Outcomes - Overcoming Barriers to Cross-Disciplinary Research

The first half of the workshop was focussed on defining common barriers to cross-disciplinary research (A). In the second half, the focus was more on finding solutions to these barriers (B).

A. Defining common barriers

Defining barriers

Participants were given four main themes for barriers, which were based on the prevalent barriers reported in the pre-workshop survey data. These were cultural, personal, institutional, and procedural barriers. The following summarises key barriers within each theme.

1. Cultural:

  • communication across disciplines causing lack of understanding
  • publication and authorship practices with impacts on evaluation
  • establishing positive team dynamics, causing lack of trust and understanding between collaborators

2. Personal:

  • communication across disciplines
  • establishing shared research questions and goals
  • finding extra time needed to learn a new discipline
  • issues with confidence and research identities

3. Institutional:

  • navigating disciplinary structures of universities with implications for progression and evaluation
  • finding/applying for funding and being evaluated fairly by funding panels
  • lack of training for supervisors and group leads on how to support cross-disciplinarity, and also lack of training for researchers to get up to speed in another discipline
  • a perception of not being valued equally or being treated differently
  • publishing in discipline-specific journals, and implications for evaluation

4. Procedural:

  • getting fair evaluation related to funding, publications and career progression
  • issues with supervising/leading others effectively
  • lack of training on key skills in another discipline
  • need for strong leadership and management locally

B. Finding solutions

Defining barriers

In the second half of the workshop participants tried to find solutions to the proposed barriers.


B1. Case studies

Two peers discussed specific challenges they had encountered when crossing disciplines. Small breakout groups then provided solutions for their peers’ challenges. The peers then presented what was actually done to overcome these challenges.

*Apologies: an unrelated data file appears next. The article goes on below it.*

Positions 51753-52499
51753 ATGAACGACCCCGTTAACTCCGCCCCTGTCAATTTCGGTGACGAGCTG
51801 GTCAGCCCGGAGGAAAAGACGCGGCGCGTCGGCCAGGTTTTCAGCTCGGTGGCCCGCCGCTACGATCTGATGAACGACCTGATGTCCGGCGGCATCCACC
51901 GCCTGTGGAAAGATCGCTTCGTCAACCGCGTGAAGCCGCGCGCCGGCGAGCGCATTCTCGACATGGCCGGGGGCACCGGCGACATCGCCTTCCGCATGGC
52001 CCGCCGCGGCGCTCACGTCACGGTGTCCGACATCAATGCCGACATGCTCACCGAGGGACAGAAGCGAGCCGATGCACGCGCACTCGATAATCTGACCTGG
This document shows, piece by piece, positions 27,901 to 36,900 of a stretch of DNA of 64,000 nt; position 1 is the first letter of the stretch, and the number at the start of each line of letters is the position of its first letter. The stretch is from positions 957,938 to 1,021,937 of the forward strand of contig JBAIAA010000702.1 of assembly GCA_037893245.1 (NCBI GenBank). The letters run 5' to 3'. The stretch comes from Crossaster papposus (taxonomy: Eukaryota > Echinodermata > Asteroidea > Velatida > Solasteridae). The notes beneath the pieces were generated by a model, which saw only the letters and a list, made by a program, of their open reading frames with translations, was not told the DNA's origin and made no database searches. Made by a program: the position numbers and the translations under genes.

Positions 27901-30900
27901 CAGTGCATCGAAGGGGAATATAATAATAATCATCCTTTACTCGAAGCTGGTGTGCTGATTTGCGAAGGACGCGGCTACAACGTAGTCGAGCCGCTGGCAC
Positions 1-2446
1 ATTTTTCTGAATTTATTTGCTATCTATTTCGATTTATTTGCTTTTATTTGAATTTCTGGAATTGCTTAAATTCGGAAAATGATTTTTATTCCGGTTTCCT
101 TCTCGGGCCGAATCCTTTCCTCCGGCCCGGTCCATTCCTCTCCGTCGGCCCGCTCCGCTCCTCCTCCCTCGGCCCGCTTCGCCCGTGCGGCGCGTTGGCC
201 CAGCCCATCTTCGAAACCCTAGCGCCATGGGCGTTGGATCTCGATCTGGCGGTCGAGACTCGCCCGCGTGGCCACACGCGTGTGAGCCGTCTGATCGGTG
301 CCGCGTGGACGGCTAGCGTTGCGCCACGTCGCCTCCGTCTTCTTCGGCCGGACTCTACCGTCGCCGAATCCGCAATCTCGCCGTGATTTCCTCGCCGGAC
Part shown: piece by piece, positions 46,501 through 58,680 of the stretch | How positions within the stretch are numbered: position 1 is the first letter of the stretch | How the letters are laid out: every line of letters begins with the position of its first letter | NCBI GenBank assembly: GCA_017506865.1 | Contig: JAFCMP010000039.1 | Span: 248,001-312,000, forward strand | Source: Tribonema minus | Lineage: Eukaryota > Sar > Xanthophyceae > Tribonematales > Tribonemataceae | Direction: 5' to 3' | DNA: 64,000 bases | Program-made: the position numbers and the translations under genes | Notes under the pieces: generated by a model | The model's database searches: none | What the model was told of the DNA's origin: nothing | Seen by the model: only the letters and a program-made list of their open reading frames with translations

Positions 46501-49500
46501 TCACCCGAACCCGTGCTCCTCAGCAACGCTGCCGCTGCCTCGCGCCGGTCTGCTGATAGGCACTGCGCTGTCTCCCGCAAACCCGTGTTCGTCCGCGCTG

Case studies fugure

B2. Personal reflections

Participants were given time in small breakout groups of 3-4 to reflect on specific actions they could take to overcome interdisciplinary research barriers. Some of the conclusions are the following:

  • “It’s just as difficult to train and recruit cross disciplinary people as it is to be a cross disciplinary trainee”.
  • “Starting open dialogue with collaborators to attempt to break down preconceptions about skills/ motivations/ interests and make people feel at ease with working together (rather than being defensive)”.
  • “Funding structures and solutions are different in other countries. I learned in a breakout discussion that China, for example, has opened up funding specifically for interdisciplinary research ("top-down" push for interdisciplinarity)”.
  • “Change: grant review panels. They need to be better matched to XD research or more flexible, otherwise we end up forcing a grant into UKRI sub-disciplines”.
  • "A cultural shift to place more value on interdisciplinary research by funding bodies, training programmes and individual researchers”.
  • “Giving early-career XD researchers the correct support so it's less of a lonely transition”.
  • "To encourage individuals to apply for cross-disciplinary posts: (1) review the "essential" vs "desirable" criteria - some people will have the ability to learn quickly; (2) include a section on the job description regarding training and support that will be made available for the post-holder”.

C. Further resources

Links to further resources were provided to help participants to find appropriate support.

Experiences from biomedicine

Key guides and toolkits

For career progression

For collaborations

Final Survey Report

Permanent link to the final survey report: https://hdl.handle.net/1842/39337